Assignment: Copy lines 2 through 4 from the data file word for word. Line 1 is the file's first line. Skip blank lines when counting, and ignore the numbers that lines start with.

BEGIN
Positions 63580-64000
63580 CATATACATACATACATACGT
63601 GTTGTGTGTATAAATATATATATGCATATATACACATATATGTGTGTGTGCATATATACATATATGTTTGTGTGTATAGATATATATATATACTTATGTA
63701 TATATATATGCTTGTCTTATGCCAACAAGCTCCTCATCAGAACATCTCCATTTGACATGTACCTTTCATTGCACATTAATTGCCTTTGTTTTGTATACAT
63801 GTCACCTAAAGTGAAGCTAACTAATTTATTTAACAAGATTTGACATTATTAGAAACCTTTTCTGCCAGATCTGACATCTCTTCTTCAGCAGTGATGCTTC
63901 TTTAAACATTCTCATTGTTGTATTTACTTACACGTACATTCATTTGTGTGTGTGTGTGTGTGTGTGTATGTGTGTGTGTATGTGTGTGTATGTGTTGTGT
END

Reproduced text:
63580 CATATACATACATACATACGT
63601 GTTGTGTGTATAAATATATATATGCATATATACACATATATGTGTGTGTGCATATATACATATATGTTTGTGTGTATAGATATATATATATACTTATGTA
63701 TATATATATGCTTGTCTTATGCCAACAAGCTCCTCATCAGAACATCTCCATTTGACATGTACCTTTCATTGCACATTAATTGCCTTTGTTTTGTATACAT